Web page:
De Stijl PaintingCounter Composition V (1924) by Theo van Doesburg; Theo van Doesburg, Public domain, via Wikimedia Commons

He decided to call these paintings Counter Compositions, as the compositions’ lines are all at a 45-degree angle to the sides of the painting instead of parallel to them, culminating in a novel and energized interaction between the canvas format and composition therein. He often explored outside of the three primary colors, incorporating a triangle of gray along with the primary colors, as well as white and black, as can be seen in this example. The De Stijl movement was still developing its own distinct voice at the time he created this composition.

Paintings, furniture designs, and architecture created by individuals involved with the movement conveyed how colors and lines should interact, and how the visual appeal of a product is just as important as its purpose.


Rietveld Schröder House (1924) by Gerrit Rietveld

ArtistGerrit Rietveld (1888 – 1964)
Date Completed1924
MediumBrick, concrete, plaster, wood, steel, and girders
LocationRietveld Schröder House, Utrecht, the Netherlands

The Rietveld Schröder House is a significant forerunner to the International Style inspired largely by the Bauhaus movement, as well as the only building created entirely in the De Stijl architecture style. Truus Schröder-Schrader commissioned the house in 1924, wanting it to be open-planned and grand, a real statement for how an independent contemporary lady ought to live her life. The structure highlights its architectural features – posts, slabs, and beams – using the usual De Stijl palette of black, white, and primary colors, representing the movement’s focus on construction, form, and function in its design and architecture. In many ways, the design deviates significantly from architectural convention and tradition.

De Stijl ArchitectureRietveld Schröder House (1924) by Gerrit Rietveld; Sailko, CC BY 3.0, via Wikimedia Commons

Inside the building, the rooms are designed as moveable units with removable walls. Rietveld’s design also makes little attempt to engage with the neighboring buildings or streets, emphasizing its existence as an isolated building that focuses inward rather than outward. Rietveld’s unique approach to both De Stijl architecture and design had an enduring impact that extended beyond the De Stijl movement. His concepts and creations impacted succeeding generations of architects and designers, both in his own country and abroad. The emphasis on practicality, abstraction of geometry, and the combination of art and design that Rietveld emphasized grew to become significant principles of contemporary design.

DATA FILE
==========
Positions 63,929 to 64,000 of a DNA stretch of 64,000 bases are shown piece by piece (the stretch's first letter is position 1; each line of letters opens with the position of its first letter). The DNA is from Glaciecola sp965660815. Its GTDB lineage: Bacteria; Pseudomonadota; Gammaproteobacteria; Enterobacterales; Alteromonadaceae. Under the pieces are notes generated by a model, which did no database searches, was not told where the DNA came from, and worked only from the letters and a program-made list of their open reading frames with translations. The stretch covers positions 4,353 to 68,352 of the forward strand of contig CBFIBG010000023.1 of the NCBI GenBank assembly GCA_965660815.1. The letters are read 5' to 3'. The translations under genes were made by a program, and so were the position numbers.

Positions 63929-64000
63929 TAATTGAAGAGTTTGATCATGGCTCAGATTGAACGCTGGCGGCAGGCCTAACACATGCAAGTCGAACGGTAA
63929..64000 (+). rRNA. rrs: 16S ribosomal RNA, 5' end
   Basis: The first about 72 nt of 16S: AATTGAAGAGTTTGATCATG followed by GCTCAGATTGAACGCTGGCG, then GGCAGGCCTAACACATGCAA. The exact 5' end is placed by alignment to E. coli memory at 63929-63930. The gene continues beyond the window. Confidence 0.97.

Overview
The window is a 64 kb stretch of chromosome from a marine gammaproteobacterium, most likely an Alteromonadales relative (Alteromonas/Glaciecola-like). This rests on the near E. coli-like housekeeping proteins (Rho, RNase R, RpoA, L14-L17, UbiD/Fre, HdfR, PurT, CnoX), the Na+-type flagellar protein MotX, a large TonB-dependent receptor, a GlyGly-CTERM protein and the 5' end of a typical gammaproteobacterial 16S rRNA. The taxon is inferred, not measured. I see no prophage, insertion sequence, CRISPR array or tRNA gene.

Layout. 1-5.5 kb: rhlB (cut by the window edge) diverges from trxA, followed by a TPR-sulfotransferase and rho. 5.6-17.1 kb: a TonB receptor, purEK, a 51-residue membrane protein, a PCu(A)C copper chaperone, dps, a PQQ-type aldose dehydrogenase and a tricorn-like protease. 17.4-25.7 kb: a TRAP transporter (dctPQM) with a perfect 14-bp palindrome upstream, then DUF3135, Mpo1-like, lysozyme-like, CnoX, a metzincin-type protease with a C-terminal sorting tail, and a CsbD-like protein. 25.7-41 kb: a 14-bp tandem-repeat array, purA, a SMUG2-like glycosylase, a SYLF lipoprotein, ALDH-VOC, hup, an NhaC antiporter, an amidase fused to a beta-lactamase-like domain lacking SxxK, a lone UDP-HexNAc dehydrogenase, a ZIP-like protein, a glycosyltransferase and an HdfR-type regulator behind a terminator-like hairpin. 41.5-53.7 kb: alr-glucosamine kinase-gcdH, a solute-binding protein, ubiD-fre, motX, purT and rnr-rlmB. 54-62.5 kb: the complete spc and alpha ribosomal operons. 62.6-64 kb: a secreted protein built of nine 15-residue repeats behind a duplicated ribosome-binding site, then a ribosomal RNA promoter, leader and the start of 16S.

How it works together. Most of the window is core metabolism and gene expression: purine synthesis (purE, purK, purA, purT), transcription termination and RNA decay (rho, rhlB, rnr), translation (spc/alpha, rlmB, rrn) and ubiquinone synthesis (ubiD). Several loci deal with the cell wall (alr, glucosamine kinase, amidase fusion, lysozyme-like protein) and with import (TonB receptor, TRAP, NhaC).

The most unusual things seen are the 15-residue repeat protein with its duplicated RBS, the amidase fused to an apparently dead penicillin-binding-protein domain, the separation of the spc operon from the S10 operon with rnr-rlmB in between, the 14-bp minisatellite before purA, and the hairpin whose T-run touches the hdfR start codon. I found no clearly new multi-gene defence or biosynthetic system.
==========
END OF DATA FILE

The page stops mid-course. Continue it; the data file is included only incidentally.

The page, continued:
That wraps up this article on the De Stijl movement. The movement did not only create De Stijl paintings, as the De Stijl art style was also incorporated into everything from De Stijl architecture, music, literature, and typography. Founded by the Dutch architect and painter Theo van Doesburg in 1917, the movement was most-known for turning away from naturalistic representation to rather focus on a style that was solely comprised of primary colors, rectangular planes, and straight lines. This style arose as a reaction to the turmoil caused by the First World War, with the aim of restoring some sense of balance and order in the daily lives of both the artists and society.




Frequently Asked Questions


What Is the De Stijl Art Definition?

It defines the style of abstraction that was originally pioneered by Theo van Doesburg in his publication, De Stijl (1917). The style is defined by the rejection of realistic depiction in favor of something far more simplified and essential. What characterizes the style most is the use of vertical and horizontal black lines and exclusively primary colors. There was, however, an offshoot style known as Elementarism, that expanded on these ideas by introducing diagonal lines and a more varied color palette.


What Is Neo-Plasticism in De Stijl Art?

Neoplasticism was an important aesthetic concept in the De Stijl art movement. It was created by Theo van Doesburg and Piet Mondrian, among others, and functioned as the guiding concept for De Stijl art’s visual language. The aim of Neo-Plasticism was to develop a new form of art based on universal principles of order, harmony, and abstraction. Its goal was to portray a spiritual and utopian depiction of the universe through the most basic essential forms. It was seen as a significant departure from the traditional forms of representational art, and its intention was that these essential forms could express spiritual truths.


Cite this Article

Liam, Davis, “De Stijl Art – Discovering the De Stijl Movement.” artfilemagazine – Your Online Art Source. July 21, 2023. URL:

Davis, L. (2023, 21 July). De Stijl Art – Discovering the De Stijl Movement. artfilemagazine – Your Online Art Source.

Davis, Liam. “De Stijl Art – Discovering the De Stijl Movement.” artfilemagazine – Your Online Art Source, July 21, 2023.